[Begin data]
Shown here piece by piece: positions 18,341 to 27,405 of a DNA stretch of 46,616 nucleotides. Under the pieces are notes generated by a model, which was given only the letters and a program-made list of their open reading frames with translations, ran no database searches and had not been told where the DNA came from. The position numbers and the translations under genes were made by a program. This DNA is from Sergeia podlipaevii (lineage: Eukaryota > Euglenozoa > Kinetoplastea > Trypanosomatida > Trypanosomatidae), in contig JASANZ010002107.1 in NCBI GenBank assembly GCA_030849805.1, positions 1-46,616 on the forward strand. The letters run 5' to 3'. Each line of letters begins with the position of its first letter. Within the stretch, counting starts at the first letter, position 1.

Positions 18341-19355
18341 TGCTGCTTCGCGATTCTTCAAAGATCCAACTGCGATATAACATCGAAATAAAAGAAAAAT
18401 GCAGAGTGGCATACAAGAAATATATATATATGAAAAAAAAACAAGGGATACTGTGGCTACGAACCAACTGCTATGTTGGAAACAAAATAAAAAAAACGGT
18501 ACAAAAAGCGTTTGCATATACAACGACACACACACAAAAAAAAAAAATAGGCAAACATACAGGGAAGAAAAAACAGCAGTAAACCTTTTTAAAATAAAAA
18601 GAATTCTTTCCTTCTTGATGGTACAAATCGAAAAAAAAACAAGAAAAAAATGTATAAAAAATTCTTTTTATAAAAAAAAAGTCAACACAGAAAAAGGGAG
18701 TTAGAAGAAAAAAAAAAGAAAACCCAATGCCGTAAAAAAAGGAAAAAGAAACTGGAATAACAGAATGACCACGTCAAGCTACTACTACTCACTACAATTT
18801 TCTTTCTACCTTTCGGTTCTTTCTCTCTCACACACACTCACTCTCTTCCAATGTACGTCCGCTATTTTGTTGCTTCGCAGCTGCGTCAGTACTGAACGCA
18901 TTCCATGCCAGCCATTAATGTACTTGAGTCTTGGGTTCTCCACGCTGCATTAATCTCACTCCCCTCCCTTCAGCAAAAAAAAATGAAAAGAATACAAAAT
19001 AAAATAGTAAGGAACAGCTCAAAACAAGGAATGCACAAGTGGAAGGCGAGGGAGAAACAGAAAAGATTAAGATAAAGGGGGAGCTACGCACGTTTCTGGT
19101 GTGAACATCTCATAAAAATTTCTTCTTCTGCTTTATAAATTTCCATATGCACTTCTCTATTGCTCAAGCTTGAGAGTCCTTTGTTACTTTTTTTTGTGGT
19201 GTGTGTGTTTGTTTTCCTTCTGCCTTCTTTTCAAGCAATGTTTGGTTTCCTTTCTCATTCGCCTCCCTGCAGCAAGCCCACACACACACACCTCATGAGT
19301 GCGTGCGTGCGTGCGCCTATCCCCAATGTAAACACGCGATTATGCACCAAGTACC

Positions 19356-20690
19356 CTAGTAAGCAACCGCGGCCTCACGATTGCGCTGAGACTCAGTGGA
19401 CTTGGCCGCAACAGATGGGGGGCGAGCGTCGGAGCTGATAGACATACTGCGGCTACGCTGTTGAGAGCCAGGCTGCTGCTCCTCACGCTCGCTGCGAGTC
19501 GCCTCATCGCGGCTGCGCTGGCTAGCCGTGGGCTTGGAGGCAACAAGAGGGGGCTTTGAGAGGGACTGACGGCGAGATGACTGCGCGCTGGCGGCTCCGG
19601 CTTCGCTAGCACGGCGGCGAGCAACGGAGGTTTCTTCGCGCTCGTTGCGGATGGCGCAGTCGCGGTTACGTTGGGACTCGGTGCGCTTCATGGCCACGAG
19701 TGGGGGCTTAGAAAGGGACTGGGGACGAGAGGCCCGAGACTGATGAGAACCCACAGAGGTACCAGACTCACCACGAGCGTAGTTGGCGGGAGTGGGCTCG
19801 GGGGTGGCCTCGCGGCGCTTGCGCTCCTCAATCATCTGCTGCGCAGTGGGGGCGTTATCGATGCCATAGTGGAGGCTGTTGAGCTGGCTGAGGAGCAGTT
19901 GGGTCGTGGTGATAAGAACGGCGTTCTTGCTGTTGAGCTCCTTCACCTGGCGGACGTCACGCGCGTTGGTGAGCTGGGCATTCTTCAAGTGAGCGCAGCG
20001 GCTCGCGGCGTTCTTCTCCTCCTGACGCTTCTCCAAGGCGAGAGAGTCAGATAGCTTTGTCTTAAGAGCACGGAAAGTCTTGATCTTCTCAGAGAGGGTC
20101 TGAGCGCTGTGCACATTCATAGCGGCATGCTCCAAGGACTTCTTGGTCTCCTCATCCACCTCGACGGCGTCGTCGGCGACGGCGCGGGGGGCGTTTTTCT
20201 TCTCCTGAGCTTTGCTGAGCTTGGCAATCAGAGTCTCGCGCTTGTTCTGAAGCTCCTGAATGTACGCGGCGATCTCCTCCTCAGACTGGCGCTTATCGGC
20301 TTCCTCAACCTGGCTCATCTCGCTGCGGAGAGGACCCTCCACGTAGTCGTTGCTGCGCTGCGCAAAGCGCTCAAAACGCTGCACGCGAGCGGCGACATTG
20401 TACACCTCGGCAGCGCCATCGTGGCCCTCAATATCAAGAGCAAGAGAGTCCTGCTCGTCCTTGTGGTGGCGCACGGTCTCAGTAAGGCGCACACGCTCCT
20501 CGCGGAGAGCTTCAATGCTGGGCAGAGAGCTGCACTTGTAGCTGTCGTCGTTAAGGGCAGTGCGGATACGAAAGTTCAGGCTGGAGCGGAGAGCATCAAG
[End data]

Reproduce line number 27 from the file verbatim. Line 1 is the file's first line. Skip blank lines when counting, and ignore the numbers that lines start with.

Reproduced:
20501 CGCGGAGAGCTTCAATGCTGGGCAGAGAGCTGCACTTGTAGCTGTCGTCGTTAAGGGCAGTGCGGATACGAAAGTTCAGGCTGGAGCGGAGAGCATCAAG